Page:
A Level Biology
Without Biology, you would not be reading this!
Study Biology at A Level and you will learn how the eye sends an electrical impulse to the brain, which areas of the brain process the information, therefore allowing you to understand this otherwise meaningless collection of random shapes that we call letters and words.
The OCR Biology specification introduced in 2015 covers a wide range of exciting and interesting topics. If you have ever wondered how your heart keeps beating when you sleep, how plants grow towards the light or fundamental principles of how cells work, then this is the course for you. If you don’t know what the liver does or are intrigued by how red blood cells work, then this is the course for you. Learn how plants can literally create food from thin air and how forensic scientists can catch a criminal with even the smallest sample of DNA.
The course is demanding but rewarding and should be considered by all those wishing to pursue careers in medicine, dentistry, veterinary science, pharmacology, biological sciences and forensic sciences. Students considering Biology as an option must be prepared to work independently to regularly consolidate their learning or review their understanding. Additionally, students will be expected to complete some preparatory tasks in advance of studying a topic in lessons.
In addition, a residential field trip has now become an integral part of the course. Students will get the opportunity to study ecology in action, bringing to life aspects of the course that would otherwise be difficult to visualise.
This course has terminal exams which will be completed at the end of Year 13. In addition, the experimental side of Biology is assessed through the Practical Endorsement, which is reported separately as Pass/Fail.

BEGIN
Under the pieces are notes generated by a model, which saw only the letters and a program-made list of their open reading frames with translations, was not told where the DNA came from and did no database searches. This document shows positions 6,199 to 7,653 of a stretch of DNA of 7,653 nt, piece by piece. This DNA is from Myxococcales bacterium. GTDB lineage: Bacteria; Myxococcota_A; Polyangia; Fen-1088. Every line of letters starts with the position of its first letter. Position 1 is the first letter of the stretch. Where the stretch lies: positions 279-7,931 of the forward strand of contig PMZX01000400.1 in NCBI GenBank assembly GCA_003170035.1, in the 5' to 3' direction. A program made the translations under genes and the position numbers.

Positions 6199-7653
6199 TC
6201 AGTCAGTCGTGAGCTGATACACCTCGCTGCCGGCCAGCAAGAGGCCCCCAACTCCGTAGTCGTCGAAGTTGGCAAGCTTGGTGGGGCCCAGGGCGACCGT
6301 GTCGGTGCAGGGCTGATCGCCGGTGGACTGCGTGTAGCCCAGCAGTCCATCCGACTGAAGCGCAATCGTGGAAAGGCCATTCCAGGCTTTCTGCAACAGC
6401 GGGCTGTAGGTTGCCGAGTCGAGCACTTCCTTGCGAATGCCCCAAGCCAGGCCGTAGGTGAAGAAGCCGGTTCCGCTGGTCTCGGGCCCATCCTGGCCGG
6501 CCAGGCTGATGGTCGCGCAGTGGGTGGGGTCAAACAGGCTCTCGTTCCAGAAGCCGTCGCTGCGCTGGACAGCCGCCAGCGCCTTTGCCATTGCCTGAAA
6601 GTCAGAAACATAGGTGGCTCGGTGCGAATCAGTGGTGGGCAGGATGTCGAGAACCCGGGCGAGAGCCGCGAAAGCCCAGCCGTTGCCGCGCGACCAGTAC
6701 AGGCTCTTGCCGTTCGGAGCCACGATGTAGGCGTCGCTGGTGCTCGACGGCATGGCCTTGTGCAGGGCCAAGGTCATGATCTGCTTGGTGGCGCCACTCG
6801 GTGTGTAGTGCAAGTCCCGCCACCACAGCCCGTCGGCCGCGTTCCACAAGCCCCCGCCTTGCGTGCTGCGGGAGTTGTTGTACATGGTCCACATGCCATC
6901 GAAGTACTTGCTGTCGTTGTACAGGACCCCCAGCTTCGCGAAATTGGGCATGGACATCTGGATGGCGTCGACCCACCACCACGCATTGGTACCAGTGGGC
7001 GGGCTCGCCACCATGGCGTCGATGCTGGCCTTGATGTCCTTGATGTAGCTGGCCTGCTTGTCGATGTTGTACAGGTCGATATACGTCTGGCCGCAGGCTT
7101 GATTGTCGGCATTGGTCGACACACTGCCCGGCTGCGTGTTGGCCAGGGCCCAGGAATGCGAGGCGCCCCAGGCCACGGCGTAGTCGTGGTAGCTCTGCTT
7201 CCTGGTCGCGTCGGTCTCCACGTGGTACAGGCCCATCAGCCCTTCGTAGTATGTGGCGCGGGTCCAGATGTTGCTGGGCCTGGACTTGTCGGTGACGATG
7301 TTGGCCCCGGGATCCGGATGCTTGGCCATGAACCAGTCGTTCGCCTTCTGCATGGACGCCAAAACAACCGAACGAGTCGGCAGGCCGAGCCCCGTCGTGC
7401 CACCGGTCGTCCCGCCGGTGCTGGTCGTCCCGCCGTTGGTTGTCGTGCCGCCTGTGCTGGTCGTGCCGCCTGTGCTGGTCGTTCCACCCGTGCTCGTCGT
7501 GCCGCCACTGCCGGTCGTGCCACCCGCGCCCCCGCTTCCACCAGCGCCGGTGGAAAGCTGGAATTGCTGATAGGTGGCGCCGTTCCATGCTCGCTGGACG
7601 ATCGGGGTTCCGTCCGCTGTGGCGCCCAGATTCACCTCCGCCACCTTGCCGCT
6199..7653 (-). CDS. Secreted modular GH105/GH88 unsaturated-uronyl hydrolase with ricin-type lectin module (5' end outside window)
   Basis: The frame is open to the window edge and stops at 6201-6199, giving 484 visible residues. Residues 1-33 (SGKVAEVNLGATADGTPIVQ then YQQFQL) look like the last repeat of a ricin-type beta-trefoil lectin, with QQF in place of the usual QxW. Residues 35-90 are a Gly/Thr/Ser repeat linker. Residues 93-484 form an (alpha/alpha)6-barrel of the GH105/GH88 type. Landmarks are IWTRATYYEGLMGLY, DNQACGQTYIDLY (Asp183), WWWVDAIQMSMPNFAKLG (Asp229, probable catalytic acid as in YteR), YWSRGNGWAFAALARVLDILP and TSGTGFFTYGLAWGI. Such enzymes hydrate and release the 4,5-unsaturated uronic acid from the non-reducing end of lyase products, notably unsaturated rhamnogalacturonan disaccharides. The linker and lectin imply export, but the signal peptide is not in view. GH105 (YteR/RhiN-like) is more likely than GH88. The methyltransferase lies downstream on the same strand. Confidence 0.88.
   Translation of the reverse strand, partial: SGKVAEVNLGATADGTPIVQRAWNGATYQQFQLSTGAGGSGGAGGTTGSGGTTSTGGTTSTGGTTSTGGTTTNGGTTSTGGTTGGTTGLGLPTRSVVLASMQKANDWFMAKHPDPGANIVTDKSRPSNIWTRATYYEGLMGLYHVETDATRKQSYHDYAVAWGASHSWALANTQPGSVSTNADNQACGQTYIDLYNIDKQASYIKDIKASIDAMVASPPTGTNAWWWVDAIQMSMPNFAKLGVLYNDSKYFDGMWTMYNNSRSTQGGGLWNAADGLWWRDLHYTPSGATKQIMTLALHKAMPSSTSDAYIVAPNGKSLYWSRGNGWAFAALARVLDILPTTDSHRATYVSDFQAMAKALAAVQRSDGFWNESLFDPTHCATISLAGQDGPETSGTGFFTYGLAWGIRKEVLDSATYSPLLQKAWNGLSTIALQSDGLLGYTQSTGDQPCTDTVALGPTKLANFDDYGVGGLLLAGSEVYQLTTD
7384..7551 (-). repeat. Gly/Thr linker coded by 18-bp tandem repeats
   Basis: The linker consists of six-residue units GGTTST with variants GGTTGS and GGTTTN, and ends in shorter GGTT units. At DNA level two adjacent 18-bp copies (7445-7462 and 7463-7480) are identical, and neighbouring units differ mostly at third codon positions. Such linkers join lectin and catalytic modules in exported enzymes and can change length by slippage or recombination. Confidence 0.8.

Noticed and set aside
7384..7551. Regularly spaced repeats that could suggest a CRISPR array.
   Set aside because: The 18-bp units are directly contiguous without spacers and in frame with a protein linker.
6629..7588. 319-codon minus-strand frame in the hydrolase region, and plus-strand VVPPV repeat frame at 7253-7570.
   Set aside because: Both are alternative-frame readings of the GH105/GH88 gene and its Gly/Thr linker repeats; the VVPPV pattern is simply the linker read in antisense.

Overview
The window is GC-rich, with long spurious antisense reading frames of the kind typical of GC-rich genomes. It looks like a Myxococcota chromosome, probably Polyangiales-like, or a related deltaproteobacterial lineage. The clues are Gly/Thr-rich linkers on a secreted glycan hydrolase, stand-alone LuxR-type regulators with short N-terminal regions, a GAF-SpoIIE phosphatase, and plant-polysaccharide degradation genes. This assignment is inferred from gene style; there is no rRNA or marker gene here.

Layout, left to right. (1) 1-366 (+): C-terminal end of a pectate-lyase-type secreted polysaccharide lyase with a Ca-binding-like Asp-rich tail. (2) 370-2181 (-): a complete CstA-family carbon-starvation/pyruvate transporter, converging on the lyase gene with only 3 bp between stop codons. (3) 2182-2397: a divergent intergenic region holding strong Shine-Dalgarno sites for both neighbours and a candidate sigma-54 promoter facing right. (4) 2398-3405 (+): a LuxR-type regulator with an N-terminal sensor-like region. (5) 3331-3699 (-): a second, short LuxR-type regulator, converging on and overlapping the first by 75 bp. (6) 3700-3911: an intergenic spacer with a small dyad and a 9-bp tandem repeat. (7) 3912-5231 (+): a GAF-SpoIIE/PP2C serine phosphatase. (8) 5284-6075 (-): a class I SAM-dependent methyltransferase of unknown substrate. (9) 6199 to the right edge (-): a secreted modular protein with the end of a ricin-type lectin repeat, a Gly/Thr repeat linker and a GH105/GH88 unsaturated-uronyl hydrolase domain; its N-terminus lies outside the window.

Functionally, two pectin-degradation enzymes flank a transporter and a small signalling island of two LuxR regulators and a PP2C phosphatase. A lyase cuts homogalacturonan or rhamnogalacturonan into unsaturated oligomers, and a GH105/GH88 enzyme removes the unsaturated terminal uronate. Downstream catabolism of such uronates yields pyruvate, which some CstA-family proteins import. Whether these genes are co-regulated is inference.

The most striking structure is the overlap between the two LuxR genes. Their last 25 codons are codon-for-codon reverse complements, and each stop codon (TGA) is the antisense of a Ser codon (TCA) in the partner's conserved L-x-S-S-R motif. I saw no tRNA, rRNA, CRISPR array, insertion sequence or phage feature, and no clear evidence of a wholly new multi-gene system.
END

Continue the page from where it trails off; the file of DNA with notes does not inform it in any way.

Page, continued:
The current AQA Biology specification covers a broad range of interesting topics that build on prior attainment at KS3.
Have you ever wondered how you catch a ball, or why you are what you eat? Did you realise bacteria can be used to help treat illnesses such as diabetes? Are you concerned about how humans have affected the environment? Do you know why there are more rabbits than there are foxes? Are you interested in how plants can grow towards a light source? Did you ever wonder if washing your hands really did make them cleaner? If the answer to any of these questions is yes, then you will enjoy studying Biology at GCSE.
In order to leave sufficient revision and consolidation time, students begin studying the GCSE course in Year 9. At the start of Year 10 there is the option to study Biology as a separate GCSE or to study Combined Sciences, of which Biology is still a component.
For those of you considering separate sciences at GCSE, you will study some aspects of Biology in more detail, and also learn some additional topics. These topics include growing microorganisms, plant diseases, antibodies and some aspects of ecology. Although separate Biology is not a prerequisite to study A Level Biology, it is highly recommended. The broader selection of topics studied will better prepare you and make the transition to KS5 less difficult. Any student considering careers in medicine, veterinary science or dentistry is strongly encouraged to study separate Biology.